Statues of Lord Nelson and Sir Francis Drake will stay in place on New Cross Road after local residents said they wanted them to stay.
Student campaigners at Goldsmiths University had demanded that four figures – Nelson, Drake, the 17th century admiral Robert Blake and an anonymous naval figure – should be removed from the old Deptford Town Hall during a 137-day sit-in three years ago.
Following the protests, the university sent surveys to 8,500 residents in the New Cross area asking them if they wanted the statues removed from the building, which has been part of the university campus since the 1990s.
Only 122 people replied, with 58 per cent saying they were against removing the statues from the 117-year-old building. An online survey, where anyone could submit views, 85 per cent of people said they thought the carvings should stay.
Goldsmiths has now decided that the statues will remain. Instead the university will install panels explaining the history of the individuals represented and their links to the slave trade. Local schools will also be handed information packs explaining their history.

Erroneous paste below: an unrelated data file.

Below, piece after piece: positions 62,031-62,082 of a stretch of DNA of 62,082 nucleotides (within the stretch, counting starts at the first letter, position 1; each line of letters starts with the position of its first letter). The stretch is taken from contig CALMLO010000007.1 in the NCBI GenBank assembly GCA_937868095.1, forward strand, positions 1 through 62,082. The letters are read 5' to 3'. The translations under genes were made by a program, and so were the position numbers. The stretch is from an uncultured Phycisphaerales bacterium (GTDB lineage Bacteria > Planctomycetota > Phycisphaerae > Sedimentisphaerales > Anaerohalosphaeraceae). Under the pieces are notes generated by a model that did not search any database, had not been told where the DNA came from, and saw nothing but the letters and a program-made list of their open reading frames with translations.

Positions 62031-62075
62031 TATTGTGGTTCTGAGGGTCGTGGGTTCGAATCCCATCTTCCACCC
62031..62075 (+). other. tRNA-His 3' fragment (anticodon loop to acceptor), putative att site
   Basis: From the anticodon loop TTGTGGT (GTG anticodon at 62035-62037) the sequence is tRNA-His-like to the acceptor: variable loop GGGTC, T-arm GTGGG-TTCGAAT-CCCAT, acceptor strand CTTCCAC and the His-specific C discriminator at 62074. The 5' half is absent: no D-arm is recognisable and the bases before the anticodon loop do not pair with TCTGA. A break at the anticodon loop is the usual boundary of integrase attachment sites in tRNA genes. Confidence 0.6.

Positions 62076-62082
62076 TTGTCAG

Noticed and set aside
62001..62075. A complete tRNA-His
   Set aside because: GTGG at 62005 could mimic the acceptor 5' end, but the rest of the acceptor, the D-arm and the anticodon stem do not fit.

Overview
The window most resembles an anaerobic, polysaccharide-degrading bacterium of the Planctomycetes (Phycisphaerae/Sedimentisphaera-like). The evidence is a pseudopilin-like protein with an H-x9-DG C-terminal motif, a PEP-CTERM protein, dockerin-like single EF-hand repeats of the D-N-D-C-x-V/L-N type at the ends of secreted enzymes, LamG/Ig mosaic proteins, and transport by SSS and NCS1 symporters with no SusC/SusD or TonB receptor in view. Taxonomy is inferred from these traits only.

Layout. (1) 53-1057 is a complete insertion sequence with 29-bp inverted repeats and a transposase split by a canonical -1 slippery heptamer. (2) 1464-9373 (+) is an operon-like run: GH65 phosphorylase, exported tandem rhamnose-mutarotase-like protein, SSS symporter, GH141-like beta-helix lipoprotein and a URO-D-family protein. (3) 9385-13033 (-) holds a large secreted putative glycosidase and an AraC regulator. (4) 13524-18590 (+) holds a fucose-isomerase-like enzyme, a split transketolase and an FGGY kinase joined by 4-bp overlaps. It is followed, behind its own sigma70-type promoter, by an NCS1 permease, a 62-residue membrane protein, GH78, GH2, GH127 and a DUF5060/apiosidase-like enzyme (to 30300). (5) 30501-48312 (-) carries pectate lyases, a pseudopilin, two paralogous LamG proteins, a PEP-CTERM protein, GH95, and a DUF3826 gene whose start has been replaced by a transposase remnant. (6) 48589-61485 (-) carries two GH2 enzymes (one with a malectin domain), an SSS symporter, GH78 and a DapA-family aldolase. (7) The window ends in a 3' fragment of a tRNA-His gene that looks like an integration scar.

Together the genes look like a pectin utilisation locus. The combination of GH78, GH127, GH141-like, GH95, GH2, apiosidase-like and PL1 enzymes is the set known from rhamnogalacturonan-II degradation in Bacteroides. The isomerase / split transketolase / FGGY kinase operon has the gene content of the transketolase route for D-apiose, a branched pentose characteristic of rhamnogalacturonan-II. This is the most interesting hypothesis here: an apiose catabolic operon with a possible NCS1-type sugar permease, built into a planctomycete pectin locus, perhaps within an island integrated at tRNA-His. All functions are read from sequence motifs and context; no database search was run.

Sir Francis Drake was the first Englishman to travel across the globe, but he was also one of Britain’s first slave traders. Drake took part in voyages to west Africa to capture men and women as early as 1560.
Lord Nelson, Britain’s most famous naval hero, won a series of victories at sea against the French during the Napoleonic wars. But he also defended the slave trade while others like William Wilberforce were arguing against it.
Professor Frances Corner, the warden of Goldsmiths, said: “I would like to thank everyone who took the time to submit their views as part of our public consultation.
“We will continue to consult with local people as we develop our plans to address the complex legacy of the area’s maritime heritage embodied in the Deptford Town Hall statues.”
Last year, 853 spoke to the local people who want to set up a Museum of Slavery and Freedom to tell the story of Deptford’s links with human trafficking.
Robert Firth is the Local Democracy Reporter for Lewisham. The Local Democracy Reporter Service is a BBC-funded initiative to ensure councils are covered properly in local media.
See more about how 853 uses LDRS content.
853 produces public interest journalism for Greenwich and SE London and is part-funded by its readers. If you would like to help keep it running, please become a member:
- Join us on Steady at steadyhq.com/853 – donate monthly amounts
- Find us on PressPatron at presspatron.com/853 – donate monthly or annual amounts
Thank you for your support – the site would not exist without it.